Reproclaiming the Everlasting Gospel
A common phrase you may see describing a particular denomination or church is, “Bible based.” But the Biblical basis of Fox’s message was not a surface adherence to certain passages, but a comprehensive alignment with God’s purpose throughout history.
Fox lived in a period that was Biblically literate and highly religious. Since Fox rejected all the various forms of Christianity of his day, an appropriate question might be, “Was Fox a Christian?” Lewis Benson’s lecture no. 3, The Relation of Fox’s message to the Bible, answers that question with a resounding “yes.” Further, if you understand what Benson is saying about Fox’s Christianity, you begin to wonder how people rejecting the message of Fox can claim the title, “Christian.”
The early Quaker’s Christianity is based upon the experience of Jesus Christ in and among them performing the functions of His offices. They experienced Christ fulfilling all the prophecies, types, figures, and shadows of the old covenant by becoming the New Covenant between them and God. The Christianity of their day, as well as much of that of ours, is built upon something else: a doctrine, a theology, a culture, a tradition. This is not the same as being a people gathered by the revelation of Jesus among us, whom we are to hear in all things. Lewis Benson stated:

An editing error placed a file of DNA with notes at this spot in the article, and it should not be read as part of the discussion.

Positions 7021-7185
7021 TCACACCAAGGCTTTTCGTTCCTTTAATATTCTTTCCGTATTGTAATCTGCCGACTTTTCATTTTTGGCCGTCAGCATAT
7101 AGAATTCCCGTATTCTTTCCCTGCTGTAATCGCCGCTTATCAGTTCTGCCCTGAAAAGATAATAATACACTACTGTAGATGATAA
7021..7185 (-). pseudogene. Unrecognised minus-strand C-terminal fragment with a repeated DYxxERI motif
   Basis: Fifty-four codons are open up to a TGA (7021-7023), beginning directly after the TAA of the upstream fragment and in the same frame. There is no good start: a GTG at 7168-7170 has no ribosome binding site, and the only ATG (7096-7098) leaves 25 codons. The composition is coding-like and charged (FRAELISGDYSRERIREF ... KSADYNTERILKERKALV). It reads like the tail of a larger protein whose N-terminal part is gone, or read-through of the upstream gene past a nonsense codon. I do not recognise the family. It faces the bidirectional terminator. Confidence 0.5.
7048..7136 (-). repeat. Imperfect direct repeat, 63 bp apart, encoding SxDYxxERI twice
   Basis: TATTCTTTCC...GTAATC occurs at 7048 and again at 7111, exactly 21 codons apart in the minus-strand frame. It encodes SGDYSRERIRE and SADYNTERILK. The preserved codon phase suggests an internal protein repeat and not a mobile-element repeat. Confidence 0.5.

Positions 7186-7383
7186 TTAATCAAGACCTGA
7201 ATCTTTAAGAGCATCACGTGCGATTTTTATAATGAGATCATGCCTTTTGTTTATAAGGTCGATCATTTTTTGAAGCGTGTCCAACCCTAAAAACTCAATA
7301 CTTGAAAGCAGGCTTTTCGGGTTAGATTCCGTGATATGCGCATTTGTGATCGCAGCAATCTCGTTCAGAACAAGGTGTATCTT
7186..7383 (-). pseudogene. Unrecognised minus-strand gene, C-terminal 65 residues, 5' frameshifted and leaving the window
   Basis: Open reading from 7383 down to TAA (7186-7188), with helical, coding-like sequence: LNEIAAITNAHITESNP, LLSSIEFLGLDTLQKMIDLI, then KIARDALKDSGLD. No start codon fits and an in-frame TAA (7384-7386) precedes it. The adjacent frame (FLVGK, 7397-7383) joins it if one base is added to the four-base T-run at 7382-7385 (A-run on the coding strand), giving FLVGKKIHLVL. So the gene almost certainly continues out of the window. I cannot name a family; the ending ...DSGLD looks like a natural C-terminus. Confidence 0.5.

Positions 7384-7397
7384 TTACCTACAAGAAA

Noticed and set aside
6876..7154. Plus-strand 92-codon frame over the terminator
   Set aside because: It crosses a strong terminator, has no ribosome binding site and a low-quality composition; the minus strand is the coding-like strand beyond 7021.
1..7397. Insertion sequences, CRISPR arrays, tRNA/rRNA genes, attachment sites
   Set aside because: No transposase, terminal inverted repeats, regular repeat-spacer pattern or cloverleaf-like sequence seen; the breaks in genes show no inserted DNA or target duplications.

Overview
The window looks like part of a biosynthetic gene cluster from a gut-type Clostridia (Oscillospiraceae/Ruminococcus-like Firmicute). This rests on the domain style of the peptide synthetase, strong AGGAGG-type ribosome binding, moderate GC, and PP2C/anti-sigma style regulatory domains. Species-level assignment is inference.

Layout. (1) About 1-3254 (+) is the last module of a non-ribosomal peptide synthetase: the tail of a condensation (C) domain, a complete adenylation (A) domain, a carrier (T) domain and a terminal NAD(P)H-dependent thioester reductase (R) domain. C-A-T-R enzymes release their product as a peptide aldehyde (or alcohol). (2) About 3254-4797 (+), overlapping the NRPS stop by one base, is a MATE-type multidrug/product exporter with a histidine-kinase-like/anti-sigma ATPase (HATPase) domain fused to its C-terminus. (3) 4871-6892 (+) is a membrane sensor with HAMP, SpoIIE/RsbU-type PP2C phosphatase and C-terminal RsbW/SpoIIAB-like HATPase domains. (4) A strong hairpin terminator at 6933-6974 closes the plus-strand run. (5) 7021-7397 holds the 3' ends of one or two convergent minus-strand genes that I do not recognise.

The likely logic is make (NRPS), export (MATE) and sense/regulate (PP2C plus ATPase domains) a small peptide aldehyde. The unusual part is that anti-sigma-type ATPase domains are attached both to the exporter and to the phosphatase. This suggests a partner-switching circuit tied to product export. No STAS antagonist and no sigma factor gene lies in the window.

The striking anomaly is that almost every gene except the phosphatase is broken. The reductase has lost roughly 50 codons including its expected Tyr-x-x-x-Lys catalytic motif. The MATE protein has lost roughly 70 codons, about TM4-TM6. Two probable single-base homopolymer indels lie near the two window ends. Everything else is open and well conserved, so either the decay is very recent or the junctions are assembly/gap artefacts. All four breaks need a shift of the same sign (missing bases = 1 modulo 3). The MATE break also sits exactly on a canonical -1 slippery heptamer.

I have seen many denominations who claim to be calling people to a personal encounter with Jesus as their savior. But I have never encountered any other group than the early Quakers who calls people to an encounter with Jesus who is present in the midst of his people in a functional way, performing the duties of his offices in a way that we can all experience. And by these functions, we are made into the people of God.
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